In Tanzania, refugee women find safety and embrace new lives
In three Women’s Centres supported by UN Women in Tanzania, women refugees find safe spaces to network, learn new skills and recover from the trauma of war and sexual violence. Many have picked up new trades and advocate for their own rights. Some have found new family and new lives.
Date: Tuesday, June 20, 2017
Mpawenayo Seraphine, 38 years old, walked over 60 km with her husband and six children to reach the Tanzanian border from Rutana, Burundi in September 2015. They were fleeing the escalating violence in her native village.
The family found safety at the Mtendeli Refugee Camp. There Seraphine learnt entrepreneurship and small business skills at the UN Women-supported Women’s Centre. Within a year, she built on her tailoring skills and learnt new techniques and styles of stitching.
“It makes me so happy to see people wearing the clothes that I have stitched,” says Seraphine, as she shares her plans to set up a shop outside the camp. She is now part of a tailoring group of ten women who meet regularly at the Centre, learn from one another and design different types of skirts, blouses and shirts. Income from their sales supplements food rations provided at the camps for their families.
“I want to become a famous designer one day,” says Seraphine. “Maybe you will wear something I have stitched,” she adds.
Since 2016, UN Women has supported the International Rescue Committee (IRC) to provide training and services through Women’s Centres in the Nyarugusu, Nduta and Mtendeli Refugee Camps in Tanzania. These camps host over 500,000 refugees fleeing violence in neighbouring Burundi and the Democratic Republic of Congo. The project is funded by the United Nations Central Emergency Response Fund, with support from the Government of Norway.
“Refugee women and girls play an integral role in post-conflict reconstruction and in rebuilding the social fabric of their communities,” says Hodan Addou, UN Women Representative in Tanzania. “The Women’s Centres provide a safe and enabling environment for networking, and meaningful discussions of shared traumatic experiences, which aids their recovery.”
Beatrice Emanuel, the Women’s Empowerment Supervisor from IRC, UN Women’s implementing partner at the Mtendeli Women’s Centre, agrees: “There is a noticeable change in women’s attitude and confidence after they have spent some time at the centre. The centre is not only a space for women to learn new skills to earn a living, it also gives women some relief from their daily chores.”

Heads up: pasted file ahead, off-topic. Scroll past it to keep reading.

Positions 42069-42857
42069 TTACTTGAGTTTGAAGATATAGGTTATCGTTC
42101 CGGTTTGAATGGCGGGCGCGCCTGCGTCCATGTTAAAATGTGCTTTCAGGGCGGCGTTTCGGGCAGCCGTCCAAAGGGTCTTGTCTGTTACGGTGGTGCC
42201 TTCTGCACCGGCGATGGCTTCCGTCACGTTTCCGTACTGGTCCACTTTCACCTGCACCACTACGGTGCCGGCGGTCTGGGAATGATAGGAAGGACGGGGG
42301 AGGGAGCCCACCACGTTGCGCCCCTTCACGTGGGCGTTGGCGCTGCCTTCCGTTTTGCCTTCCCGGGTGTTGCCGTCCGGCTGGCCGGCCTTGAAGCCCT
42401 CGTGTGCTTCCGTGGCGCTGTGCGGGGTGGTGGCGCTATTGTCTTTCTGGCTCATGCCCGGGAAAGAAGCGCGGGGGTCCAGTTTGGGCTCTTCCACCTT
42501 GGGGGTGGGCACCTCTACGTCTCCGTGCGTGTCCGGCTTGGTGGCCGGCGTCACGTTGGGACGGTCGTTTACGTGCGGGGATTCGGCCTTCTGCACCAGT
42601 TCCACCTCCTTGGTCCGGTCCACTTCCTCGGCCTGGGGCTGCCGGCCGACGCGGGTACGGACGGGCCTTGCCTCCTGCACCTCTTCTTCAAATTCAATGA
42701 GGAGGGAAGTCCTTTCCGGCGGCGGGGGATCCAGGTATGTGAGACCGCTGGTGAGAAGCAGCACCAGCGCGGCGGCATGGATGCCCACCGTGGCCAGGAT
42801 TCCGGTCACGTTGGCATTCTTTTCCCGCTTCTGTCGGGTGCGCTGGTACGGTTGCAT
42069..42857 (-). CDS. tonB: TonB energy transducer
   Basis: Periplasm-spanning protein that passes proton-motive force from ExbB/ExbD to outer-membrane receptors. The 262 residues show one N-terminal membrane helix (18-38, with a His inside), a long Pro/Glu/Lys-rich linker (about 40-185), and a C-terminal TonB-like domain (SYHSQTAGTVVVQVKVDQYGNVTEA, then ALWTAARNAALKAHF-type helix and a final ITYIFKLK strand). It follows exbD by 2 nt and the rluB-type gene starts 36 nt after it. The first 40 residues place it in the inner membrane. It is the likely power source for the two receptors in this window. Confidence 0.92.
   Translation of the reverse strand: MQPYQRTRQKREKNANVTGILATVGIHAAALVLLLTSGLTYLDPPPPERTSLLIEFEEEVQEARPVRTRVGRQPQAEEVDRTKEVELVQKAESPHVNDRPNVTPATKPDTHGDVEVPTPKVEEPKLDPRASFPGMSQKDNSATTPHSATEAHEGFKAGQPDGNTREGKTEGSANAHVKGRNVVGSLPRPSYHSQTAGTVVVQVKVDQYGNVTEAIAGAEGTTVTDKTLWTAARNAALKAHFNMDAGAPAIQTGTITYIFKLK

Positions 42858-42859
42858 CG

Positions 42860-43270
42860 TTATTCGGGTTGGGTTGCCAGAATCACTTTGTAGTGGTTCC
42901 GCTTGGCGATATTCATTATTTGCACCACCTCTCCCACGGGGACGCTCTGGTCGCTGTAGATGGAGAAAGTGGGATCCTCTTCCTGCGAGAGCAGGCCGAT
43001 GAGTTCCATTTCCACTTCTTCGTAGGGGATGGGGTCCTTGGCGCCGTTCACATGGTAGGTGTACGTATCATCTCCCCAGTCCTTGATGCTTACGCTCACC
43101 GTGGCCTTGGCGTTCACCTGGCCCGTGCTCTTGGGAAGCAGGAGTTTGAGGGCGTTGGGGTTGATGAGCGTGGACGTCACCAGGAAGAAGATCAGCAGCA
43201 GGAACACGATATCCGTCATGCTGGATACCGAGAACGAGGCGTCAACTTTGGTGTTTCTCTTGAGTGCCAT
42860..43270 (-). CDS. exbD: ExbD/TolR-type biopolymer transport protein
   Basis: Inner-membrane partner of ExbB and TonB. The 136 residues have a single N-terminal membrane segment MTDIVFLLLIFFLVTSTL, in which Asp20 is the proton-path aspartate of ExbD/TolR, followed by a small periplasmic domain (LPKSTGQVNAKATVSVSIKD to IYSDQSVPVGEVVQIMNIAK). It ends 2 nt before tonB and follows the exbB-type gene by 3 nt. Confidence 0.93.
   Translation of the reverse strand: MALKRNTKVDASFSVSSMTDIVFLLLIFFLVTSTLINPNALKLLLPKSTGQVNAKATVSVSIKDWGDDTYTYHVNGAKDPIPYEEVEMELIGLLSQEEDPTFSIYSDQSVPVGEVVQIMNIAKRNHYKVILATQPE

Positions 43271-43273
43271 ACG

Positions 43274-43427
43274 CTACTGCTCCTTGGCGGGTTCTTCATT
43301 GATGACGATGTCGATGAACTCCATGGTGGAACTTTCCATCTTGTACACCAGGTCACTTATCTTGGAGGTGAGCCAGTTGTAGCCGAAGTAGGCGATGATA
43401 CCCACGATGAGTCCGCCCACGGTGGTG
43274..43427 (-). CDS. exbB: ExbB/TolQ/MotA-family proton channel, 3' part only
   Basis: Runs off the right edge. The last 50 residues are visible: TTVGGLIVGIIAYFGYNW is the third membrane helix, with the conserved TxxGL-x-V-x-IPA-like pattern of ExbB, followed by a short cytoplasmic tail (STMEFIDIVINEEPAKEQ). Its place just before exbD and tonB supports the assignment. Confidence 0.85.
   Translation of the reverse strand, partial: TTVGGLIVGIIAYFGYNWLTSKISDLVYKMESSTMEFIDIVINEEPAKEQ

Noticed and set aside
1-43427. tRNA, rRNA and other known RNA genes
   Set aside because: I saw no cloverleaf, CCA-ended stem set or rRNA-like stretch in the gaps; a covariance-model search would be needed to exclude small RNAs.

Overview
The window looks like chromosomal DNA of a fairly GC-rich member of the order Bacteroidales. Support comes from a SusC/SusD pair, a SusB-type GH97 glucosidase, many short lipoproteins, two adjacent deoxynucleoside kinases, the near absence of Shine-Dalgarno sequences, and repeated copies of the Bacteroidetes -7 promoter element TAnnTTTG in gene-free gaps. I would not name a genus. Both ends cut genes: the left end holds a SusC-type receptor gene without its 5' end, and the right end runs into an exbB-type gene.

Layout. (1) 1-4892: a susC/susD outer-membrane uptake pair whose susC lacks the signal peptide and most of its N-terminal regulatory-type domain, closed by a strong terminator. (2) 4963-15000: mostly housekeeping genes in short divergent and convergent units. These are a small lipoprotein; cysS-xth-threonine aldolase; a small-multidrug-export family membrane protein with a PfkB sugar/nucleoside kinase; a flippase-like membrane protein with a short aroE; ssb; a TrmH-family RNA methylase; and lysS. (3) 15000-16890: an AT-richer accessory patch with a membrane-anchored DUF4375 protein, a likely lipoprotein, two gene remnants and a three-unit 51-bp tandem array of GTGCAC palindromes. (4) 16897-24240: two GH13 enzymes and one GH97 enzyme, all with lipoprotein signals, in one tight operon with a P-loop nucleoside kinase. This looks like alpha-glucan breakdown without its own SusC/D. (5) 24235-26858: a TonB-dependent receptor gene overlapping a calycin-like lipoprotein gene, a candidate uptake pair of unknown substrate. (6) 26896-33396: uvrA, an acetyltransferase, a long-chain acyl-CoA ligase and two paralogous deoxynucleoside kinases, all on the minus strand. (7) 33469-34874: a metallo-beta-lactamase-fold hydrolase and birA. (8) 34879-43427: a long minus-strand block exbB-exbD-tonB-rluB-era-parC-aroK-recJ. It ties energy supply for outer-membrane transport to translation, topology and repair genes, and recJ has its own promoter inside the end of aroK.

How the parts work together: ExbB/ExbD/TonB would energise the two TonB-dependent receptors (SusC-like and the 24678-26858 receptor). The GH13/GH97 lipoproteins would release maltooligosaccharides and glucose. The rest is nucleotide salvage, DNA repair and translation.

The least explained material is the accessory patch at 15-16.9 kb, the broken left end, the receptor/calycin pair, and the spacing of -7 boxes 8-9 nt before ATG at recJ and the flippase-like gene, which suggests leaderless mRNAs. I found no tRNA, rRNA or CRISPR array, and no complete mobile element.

All three Centres, completed in late 2016, have large patios and verandas to ensure adequate space for classes in tailoring, basket weaving, adult literacy and pottery. Each building has counselling rooms where refugee women can seek confidential guidance about family planning and gender-based violence.
Some 167 kilometers from Mtendeli, at the Nduta Refugee Camp, Korotirida Minani, 57, is weaving a basket with a group of women. Her hands are busy interlocking intricate designs of dried grass shoots and strips of plastic. A large basket will take her about one week to complete and will sell for $8.
“I wish we could sell our products in markets outside the camps to new customers,” she says. “Then we would earn almost double what we make now.”
Minani fled from her hometown Ruyigi in Burundi in late 2015, with her three children and one grandchild, when rebels stole her land and threatened to beat her. She had lost her husband during the ethnic conflict in 1993 but in Nduta, she found a second home.
In times of crises, existing gender disparities often widen. The Women’s Centres implement a 16-week programme that works with the male residents of the camps to break gender stereotypes and prevent harmful cultural practices. Mzalendo Mtokambali, 36, is one of the lead facilitators for the programme in the Nyarugusu camp. Mtokambali fled the Democratic Republic of Congo in 1999, and has been living in the refugee camp for 18 years now.
“It is very difficult to convince men to support their wives, mothers and sisters in household activities,” he says. “They argue that it is women’s work and that men don’t need to contribute, as they are the main breadwinners. I try and convince them that women also need help in the raising the children, and that women can also go out to earn a living.”
At the beginning of the programme, men were resistant to changing their ways.
“My wife is a businesswoman and works at the market the whole day,” explains Mtokambali. “I take care of the house and children when she is away, and everyone has a fixed schedule of chores. We both work together to ensure better mental and physical health for all of us”.
Seeing the benefits of double incomes, reduced workloads and better performance of the children at school, the cynics have come around and now ask for his guidance and support on how to help their wives.
For many women in the camps, the Centres have ushered in new beginnings. “Even though there are many challenges, there is no reason to go back to Burundi,” says Korotirida Minani. “I have met so many other women who suffered just like I did. We have found a new way to live, and this is my family now. I feel safe here.”